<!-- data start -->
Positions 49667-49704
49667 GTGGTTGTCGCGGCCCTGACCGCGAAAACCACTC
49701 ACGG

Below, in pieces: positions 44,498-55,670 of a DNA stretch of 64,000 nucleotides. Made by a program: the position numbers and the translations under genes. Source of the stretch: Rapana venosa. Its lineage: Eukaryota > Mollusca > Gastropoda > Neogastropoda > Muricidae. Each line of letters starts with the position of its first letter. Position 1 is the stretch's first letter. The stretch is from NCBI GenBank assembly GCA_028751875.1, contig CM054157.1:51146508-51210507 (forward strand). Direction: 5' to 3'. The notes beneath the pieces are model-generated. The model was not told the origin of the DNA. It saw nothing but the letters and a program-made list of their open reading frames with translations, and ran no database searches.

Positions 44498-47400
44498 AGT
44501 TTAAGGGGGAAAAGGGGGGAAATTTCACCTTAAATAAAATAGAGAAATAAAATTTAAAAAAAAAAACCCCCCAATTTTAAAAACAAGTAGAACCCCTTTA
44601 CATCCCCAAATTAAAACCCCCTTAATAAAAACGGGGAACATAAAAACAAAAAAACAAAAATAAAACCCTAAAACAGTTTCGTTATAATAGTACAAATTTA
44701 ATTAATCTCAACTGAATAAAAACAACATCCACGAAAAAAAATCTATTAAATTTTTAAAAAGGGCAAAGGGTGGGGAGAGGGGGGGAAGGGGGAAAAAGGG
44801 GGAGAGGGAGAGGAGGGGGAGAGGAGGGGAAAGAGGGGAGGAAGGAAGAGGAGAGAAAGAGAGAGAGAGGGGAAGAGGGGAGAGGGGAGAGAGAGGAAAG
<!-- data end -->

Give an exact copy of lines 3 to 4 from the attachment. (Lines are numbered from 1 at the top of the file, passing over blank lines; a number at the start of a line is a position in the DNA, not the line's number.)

49701 ACGG

Below, in pieces: positions 44,498-55,670 of a DNA stretch of 64,000 nucleotides. Made by a program: the position numbers and the translations under genes. Source of the stretch: Rapana venosa. Its lineage: Eukaryota > Mollusca > Gastropoda > Neogastropoda > Muricidae. Each line of letters starts with the position of its first letter. Position 1 is the stretch's first letter. The stretch is from NCBI GenBank assembly GCA_028751875.1, contig CM054157.1:51146508-51210507 (forward strand). Direction: 5' to 3'. The notes beneath the pieces are model-generated. The model was not told the origin of the DNA. It saw nothing but the letters and a program-made list of their open reading frames with translations, and ran no database searches.